Dye-ingress methods are still in use because they actually do demonstrate CCI and can adequately demonstrate integrity or nonintegrity when risks involve microbial and/or liquid ingress, loss of solvent or product, and so on. Selected container–closure materials and/or final product configurations require an ingress test method — the only option in some cases — for practical reasons.
That has been the experience of BPOG member companies using autoinjectors and combination devices. Dead-air space in such devices, lack of final access to their primary containers, and/or component off-gassing have made deterministic methods impractical. Along those lines, the increased sensitivity of deterministic methods may be unnecessary when microbial ingress or product leakage are the only concerns. Discounting the dye-ingress test as an option may not be in the best interest of patients because such methods can represent the most appropriate and practical method for CCIT.
Regardless of the analytical method and whether it is deterministic or probabilistic, proper validation is key. Any method that is not properly validated is inadequate, whether it is probabilistic, deterministic, qualitative, or quantitative. However, the implication throughout USP <1207> is that this is not the case and that certain methods are “preferred.” The chapter claims that ingress methods tend to be “less effective.” The fact that such methods have been applied successfully for many decades — and continue to be readily validated across the pharmaceutical industry — is largely ignored in favor of commercially available tools and methods. In fact, ingress methods have been exposed to regulatory scrutiny with success throughout their history and continue to be used for many commercial products.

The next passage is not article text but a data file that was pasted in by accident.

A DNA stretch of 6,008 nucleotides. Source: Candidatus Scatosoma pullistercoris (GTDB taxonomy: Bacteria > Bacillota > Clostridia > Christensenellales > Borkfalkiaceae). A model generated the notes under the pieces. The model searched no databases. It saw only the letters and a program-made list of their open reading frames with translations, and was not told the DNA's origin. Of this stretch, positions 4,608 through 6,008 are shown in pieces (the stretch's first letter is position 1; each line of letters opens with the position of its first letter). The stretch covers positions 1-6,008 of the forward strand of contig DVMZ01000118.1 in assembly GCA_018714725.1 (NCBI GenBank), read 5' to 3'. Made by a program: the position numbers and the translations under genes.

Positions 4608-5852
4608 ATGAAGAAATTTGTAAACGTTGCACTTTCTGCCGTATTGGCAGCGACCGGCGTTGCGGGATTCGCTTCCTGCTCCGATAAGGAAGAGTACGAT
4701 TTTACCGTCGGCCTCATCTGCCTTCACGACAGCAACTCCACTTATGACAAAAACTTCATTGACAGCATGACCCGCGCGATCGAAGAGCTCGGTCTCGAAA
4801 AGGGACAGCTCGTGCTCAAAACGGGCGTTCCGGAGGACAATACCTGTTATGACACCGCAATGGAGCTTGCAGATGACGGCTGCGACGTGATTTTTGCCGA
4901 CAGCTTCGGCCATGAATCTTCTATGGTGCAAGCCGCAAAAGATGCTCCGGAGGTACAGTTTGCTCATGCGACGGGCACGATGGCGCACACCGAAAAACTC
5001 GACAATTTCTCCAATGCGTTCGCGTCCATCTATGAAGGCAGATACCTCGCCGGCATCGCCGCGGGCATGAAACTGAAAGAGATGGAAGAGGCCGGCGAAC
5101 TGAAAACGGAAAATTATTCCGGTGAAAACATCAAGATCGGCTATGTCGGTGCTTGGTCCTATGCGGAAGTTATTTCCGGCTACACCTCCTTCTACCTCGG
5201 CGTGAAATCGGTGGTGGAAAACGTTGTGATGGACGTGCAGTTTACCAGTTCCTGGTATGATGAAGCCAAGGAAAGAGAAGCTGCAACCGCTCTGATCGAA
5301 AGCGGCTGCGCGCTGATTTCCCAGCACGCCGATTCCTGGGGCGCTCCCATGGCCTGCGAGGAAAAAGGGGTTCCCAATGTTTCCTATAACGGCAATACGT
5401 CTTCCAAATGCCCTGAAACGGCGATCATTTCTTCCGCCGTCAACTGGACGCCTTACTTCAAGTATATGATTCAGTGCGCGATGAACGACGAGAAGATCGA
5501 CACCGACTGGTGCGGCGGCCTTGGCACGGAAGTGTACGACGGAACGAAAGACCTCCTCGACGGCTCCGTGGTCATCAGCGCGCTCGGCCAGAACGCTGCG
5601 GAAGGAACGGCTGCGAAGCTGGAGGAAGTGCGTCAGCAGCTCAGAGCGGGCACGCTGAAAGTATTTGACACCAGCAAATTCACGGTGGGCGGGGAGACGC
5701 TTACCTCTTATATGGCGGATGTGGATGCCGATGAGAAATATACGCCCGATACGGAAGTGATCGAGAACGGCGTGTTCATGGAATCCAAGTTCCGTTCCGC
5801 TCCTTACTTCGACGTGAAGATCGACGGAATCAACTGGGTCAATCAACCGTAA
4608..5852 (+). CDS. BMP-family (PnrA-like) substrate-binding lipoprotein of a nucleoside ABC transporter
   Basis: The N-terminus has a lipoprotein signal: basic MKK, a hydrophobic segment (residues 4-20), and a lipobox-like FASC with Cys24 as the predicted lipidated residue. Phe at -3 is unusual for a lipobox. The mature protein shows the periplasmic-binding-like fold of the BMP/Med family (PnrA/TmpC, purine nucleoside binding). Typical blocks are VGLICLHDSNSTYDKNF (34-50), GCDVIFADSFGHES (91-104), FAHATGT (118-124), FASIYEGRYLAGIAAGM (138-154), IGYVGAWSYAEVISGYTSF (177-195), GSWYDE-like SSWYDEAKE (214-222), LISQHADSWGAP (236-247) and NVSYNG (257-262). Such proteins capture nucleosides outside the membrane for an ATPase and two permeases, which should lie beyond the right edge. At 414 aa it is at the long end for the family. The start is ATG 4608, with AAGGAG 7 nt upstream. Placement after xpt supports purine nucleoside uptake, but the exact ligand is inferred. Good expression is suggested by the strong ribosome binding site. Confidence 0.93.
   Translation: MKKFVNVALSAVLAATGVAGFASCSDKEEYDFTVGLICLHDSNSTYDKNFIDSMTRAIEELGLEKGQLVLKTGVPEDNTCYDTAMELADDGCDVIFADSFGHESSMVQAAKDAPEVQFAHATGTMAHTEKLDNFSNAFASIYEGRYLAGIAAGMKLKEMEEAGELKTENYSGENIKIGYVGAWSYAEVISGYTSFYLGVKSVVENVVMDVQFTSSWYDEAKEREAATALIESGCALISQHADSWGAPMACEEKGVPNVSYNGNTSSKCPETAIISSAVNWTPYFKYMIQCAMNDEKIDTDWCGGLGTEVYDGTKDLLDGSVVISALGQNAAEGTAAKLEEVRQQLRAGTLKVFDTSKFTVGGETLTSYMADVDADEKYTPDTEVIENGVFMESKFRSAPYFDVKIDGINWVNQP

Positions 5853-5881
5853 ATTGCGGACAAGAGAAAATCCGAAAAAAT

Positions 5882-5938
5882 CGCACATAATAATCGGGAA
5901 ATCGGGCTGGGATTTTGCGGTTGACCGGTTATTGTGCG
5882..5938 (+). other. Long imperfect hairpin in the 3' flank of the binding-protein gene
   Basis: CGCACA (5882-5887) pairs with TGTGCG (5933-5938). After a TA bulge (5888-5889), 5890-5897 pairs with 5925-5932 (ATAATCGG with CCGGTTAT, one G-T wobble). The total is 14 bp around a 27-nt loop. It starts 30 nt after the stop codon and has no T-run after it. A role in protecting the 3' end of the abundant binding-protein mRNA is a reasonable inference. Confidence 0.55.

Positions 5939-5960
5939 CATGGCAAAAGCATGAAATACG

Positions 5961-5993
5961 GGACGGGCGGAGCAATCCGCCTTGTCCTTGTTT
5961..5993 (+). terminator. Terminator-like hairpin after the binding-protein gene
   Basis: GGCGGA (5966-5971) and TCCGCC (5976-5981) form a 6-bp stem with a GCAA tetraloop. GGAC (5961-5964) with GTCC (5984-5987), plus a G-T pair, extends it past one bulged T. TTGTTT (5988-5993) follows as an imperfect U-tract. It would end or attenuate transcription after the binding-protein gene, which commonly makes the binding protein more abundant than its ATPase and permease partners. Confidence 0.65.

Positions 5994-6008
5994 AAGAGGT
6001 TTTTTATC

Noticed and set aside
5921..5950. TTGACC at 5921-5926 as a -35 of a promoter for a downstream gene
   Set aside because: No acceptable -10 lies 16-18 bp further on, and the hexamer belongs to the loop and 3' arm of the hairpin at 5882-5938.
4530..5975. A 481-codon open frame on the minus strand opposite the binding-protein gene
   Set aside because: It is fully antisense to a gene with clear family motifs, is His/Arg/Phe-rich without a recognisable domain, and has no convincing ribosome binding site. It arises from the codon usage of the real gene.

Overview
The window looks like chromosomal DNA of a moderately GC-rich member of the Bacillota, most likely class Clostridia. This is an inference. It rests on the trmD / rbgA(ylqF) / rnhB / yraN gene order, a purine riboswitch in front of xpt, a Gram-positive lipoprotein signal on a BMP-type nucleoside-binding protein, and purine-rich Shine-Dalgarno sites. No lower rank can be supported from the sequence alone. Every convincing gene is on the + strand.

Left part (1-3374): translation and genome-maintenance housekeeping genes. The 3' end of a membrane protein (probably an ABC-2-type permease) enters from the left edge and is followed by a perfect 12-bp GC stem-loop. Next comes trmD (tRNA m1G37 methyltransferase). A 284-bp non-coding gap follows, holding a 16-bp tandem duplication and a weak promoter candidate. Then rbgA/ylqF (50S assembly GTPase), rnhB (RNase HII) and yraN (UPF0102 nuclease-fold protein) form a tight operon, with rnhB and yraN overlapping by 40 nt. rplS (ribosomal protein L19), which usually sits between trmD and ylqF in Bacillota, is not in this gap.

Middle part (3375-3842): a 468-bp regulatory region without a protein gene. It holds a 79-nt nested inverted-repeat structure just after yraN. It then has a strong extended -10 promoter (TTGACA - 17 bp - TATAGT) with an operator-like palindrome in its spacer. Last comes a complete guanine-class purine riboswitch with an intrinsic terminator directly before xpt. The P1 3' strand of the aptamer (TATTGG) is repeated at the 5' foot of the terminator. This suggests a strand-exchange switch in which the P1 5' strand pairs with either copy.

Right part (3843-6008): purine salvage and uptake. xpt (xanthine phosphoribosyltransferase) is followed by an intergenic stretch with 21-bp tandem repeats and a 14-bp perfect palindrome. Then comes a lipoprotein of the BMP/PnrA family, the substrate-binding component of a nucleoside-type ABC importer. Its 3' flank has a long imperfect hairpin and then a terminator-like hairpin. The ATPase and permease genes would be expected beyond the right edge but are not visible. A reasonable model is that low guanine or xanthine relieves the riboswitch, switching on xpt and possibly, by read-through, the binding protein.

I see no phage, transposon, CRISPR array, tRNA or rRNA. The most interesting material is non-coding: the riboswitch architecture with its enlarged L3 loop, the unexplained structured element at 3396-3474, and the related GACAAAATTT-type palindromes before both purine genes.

The sensitivity of ingress methods also is called into question in USP<1207>. Text and charts in the new guidance imply that such methods cannot achieve certain levels. However, dye-ingress methods have achieved sensitivities of ≥20 µm in methods used at a number of laboratories. Without substantive reasoning, the chapter has dismissed dye ingress as “not preferred,” even though it is still the most widely used method in the industry for liquid products and has been demonstrated repeatedly as fit for that purpose.
A Proven Approach
Properly validated ingress test methods (dye, microbial, and otherwise) should be regarded as acceptable and should not be distinguished from other methodologies. The basis for any such distinction must be the proven capabilities of a method (not its means for determining results). Therefore, we respectfully request that USP<1207> be updated to remove all suggestion that other methods are “preferable.”
The newly published monograph effectively discounts dye ingress as a tool for CCIT even though it is proven to be effective, robust, and well understood. Whether a tool is used must depend on the industry’s ability to demonstrate that it is effective for its intended purpose and fit for that use. Any tool that meets those criteria deserves to be afforded appropriate consideration. Making CCIT unnecessarily dependent on higher-level technologies would have a number of negative effects, including increasing the cost burden on patients and reducing ready accessibility of new medicines to the marketplace.